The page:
Discrimination in developing relationships/friendships

 

➢ Right to marry & to found a family.

Lack of voice & empowerment

➢ Governments must actively work to make sure children & adults know about their rights (42).

➢ Governments must raise awareness of the rights of people with disabilities (8).

A conflict of rights?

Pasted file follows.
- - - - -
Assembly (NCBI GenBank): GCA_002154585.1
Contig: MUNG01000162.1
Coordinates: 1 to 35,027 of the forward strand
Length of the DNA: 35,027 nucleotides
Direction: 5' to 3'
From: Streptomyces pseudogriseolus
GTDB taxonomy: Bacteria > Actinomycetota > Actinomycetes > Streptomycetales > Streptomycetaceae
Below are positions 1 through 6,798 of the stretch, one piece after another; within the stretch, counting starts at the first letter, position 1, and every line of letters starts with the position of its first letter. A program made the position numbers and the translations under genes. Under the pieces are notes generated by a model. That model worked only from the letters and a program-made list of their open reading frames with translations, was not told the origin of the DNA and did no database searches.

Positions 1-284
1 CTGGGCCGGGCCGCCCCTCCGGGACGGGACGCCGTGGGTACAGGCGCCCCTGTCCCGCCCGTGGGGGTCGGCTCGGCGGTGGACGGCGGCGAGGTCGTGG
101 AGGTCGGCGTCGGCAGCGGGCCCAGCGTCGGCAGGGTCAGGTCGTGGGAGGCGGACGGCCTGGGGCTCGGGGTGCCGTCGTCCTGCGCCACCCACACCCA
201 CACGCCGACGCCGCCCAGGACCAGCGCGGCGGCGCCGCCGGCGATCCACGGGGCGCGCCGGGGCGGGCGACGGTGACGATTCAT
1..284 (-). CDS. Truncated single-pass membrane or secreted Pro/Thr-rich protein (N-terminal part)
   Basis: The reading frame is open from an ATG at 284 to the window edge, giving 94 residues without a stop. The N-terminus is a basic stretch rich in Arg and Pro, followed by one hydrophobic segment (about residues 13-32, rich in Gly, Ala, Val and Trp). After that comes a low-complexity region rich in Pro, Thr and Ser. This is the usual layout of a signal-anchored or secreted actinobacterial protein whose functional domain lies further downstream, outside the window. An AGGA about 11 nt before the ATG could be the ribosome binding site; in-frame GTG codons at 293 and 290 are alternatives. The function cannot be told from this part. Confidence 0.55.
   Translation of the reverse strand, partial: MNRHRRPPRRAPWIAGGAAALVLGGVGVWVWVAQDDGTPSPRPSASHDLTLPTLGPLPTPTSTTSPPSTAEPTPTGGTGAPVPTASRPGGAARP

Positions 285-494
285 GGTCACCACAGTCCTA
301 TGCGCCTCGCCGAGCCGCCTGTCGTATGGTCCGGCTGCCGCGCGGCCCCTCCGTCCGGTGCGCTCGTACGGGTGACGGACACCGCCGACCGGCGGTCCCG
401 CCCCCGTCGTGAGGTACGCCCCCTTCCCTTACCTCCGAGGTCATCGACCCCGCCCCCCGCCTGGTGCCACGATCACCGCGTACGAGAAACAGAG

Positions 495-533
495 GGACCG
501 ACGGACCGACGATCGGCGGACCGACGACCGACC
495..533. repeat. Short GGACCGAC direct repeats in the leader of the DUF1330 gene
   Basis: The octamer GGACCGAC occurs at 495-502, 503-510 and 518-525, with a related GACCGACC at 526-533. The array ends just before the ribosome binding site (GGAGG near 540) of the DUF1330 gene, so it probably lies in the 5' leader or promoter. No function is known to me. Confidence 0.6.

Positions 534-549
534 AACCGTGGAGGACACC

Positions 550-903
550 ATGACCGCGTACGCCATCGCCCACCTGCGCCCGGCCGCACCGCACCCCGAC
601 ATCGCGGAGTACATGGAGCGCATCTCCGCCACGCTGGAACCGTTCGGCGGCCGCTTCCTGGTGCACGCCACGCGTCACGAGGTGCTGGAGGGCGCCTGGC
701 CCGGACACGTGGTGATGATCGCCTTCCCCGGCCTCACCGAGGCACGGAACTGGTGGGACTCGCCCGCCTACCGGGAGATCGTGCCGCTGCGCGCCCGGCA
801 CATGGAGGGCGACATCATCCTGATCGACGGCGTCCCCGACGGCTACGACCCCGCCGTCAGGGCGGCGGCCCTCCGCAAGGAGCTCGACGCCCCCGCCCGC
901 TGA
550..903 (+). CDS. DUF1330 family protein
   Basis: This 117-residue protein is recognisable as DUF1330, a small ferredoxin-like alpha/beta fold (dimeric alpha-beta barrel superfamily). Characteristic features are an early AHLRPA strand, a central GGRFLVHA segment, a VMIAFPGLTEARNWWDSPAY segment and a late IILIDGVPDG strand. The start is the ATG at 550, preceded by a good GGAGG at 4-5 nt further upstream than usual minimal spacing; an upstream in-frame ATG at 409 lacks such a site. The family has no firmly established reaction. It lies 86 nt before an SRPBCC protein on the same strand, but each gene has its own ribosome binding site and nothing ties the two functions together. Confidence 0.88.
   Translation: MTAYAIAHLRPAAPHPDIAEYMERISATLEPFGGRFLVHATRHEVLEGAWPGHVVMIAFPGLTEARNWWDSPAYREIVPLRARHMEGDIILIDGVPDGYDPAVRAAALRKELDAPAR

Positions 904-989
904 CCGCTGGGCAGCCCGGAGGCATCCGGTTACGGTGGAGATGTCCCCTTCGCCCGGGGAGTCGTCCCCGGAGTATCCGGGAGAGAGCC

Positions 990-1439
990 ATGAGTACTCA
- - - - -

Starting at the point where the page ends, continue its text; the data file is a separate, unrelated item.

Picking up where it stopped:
As discussed so far, evidence has demonstrated that PWA in Africa face significant barriers both to being and to doing (see Tables 1 and 2), but there is less evidence on how these barriers should be overcome. Within a rights framework it can be argued that many of the rights of the child are not being enacted. Burke et al. [24] contend that the government response in Tanzania to the killing of people with albinism, including increased segregation of children with albinism, has resulted in trade-offs between competing rights, potentially causing further harm to victims and families. PWA face real complexity when the right to life and protection can simultaneously lead to loss of other freedoms and rights, such as a family life, engagement in the community or freedom of movement.